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Tuesday, 18 November 2014

#ECGclass - Autumn Term 4 - Q6&7

Welcome! 

If you are new to ECGclass, before we start, you may like to read this brief explanation of what it's all about:  #ECGclass and how it works
Each 'term' is spilt into 5 cases launched a 2 weekly intervals.  

So here goes with the next case of this term!


Autumn Term - Case 4 

Back to the GP consulting room again today…..

This 44yrs man comes to see you, his GP, on Monday morning. 

He explains that he was taken to A&E after a sudden collapse and hit his head at a party on Saturday evening. By the  time the paramedics arrived he had already regained conciousness but was taken to A&E as a precaution. 

At A&E he recalls that he had bloods taken, an ECG and a CT head scan. 
He was advised that all investigations were normal and that his head transient loss of conciousness was thought to be 'alcohol induced'.  
At the time, he protested that he hadn't had excessive alcohol intake that evening (in fact, very little) and so the suggestion was made that perhaps his drink had been spiked, or that he'd reacted badly to combining alcohol with his antidepressant medication.

He remains unreassured, and tells you that this was a small 'family gathering', to celebtate his grandparents diamond wedding anniversary. He feels it extremely unlikely that his drink was spiked, and he has drunk alcohol on previous occasions with his medication without any adverse effects. 
Since that evening, he has felt fine, but remains very worried about the cause of his collapse.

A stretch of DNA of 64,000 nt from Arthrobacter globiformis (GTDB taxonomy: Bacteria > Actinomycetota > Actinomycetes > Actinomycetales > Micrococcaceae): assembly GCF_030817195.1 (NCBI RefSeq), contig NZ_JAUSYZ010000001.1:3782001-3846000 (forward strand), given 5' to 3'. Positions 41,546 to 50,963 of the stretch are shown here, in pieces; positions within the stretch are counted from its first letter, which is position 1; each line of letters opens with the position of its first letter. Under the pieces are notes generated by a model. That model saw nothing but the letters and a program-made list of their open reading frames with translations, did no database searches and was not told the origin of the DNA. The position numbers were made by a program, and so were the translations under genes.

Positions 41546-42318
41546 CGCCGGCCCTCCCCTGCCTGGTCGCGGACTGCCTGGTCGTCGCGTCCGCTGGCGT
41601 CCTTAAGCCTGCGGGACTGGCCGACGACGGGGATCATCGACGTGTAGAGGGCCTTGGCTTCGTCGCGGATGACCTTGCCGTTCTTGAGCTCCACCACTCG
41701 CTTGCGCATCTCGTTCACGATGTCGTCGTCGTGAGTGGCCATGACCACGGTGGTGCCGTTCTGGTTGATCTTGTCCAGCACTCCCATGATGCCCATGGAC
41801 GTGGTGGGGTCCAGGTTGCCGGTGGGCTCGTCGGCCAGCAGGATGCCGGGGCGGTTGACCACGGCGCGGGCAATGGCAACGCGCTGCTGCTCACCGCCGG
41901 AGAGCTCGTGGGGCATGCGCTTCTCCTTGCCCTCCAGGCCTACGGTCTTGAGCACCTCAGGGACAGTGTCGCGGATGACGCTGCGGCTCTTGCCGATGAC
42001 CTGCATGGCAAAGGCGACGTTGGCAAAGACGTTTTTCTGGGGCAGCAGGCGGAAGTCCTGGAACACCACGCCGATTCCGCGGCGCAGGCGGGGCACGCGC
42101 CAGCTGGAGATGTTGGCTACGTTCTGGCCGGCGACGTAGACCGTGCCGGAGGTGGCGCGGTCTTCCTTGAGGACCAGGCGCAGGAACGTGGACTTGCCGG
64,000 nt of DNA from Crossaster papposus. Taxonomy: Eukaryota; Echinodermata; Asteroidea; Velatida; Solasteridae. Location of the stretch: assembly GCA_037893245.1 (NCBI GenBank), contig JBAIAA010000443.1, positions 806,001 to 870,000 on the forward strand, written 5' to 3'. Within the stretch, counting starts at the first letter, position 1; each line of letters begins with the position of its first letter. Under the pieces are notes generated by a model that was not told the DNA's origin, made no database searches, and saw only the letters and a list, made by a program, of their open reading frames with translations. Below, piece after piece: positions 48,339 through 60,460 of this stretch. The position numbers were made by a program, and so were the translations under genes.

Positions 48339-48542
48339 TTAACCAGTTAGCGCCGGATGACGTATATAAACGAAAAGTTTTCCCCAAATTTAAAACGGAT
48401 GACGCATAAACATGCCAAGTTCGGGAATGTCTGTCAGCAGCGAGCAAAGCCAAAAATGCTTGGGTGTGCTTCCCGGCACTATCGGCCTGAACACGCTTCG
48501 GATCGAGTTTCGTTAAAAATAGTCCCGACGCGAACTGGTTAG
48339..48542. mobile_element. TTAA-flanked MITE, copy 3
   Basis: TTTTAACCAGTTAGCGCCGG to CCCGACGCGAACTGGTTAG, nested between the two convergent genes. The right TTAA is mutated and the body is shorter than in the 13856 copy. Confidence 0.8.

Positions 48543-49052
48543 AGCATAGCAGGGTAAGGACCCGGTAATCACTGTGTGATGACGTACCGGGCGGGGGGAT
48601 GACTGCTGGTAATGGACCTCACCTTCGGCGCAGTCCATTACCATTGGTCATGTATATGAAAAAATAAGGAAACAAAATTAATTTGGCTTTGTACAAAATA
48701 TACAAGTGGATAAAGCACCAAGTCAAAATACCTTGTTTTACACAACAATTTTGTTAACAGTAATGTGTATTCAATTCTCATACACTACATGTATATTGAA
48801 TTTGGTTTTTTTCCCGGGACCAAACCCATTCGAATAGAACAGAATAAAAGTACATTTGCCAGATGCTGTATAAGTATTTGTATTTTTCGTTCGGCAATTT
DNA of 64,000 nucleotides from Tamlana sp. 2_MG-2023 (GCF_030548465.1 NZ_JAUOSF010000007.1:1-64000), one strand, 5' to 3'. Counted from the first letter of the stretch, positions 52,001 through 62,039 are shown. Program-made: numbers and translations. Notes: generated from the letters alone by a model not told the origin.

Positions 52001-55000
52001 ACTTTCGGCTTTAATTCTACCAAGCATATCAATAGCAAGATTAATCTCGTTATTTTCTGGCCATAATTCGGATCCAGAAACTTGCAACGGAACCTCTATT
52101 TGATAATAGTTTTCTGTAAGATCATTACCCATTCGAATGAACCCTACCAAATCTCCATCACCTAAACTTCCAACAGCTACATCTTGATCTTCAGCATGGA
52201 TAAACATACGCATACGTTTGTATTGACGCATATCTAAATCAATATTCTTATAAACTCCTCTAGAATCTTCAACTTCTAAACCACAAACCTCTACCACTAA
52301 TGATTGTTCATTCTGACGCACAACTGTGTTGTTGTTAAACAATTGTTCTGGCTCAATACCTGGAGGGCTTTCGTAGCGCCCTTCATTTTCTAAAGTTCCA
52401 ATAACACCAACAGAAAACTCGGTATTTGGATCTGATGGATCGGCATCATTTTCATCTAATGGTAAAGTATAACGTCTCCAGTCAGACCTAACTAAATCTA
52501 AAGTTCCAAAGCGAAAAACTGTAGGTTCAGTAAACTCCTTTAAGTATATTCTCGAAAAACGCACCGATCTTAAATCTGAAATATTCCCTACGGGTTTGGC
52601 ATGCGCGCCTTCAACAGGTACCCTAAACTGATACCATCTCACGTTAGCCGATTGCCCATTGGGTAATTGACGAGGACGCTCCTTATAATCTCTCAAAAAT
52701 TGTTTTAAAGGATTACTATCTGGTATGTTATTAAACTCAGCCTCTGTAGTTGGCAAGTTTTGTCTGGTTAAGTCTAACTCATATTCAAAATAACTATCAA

You examine him and find his BP is 106/64, his heart sounds are normal. Pulse is strong and regular. His lung fields are clear. 

He has no personal past history of palpitations, or chest pain; and no family history of cardiac problems.  His only medication is low dose of citalopram, which he has taken since his marriage breakdown a year ago. 

You check on the hospital ICE/pathlinks and note the normal CT scan along with the normal FBC, glucose,  thyroid, LFTs and U&Es but agree to perform another ECG in view of his ongoing concern.



Q1. What possible diagnoses are you thinking about whilst you await his ECG? 



He arrives back in yout room the ECG below: 




What does it show?
Let's analyse the ECG methodically to get the answer….



Q2.        What is the rate and rhythm?

Q3.         Is the axis normal?


So now let's look at all the intervals:

Q4.        Is the PR interval normal? 
        
Q5.        Is the conduction through the QRS rapid and normal, or delayed?  
        


Q6.        What about the QT interval? 

Q7        Does the QT interval need correcting? (ie QTc)



DON'T FORGET THE HASHTAG!
Please use the hashtag #ECGclass if joining in the live and interactive conversation Twitter
and...If you want to ask the patient any questions, or request any further investigations this can  be done by the hashtag during the course of this evening. 

Alternatively, if referring to this blog at a later date, please leave comments below.
Thank you.

***

Discussion/update later/see next blog post once available

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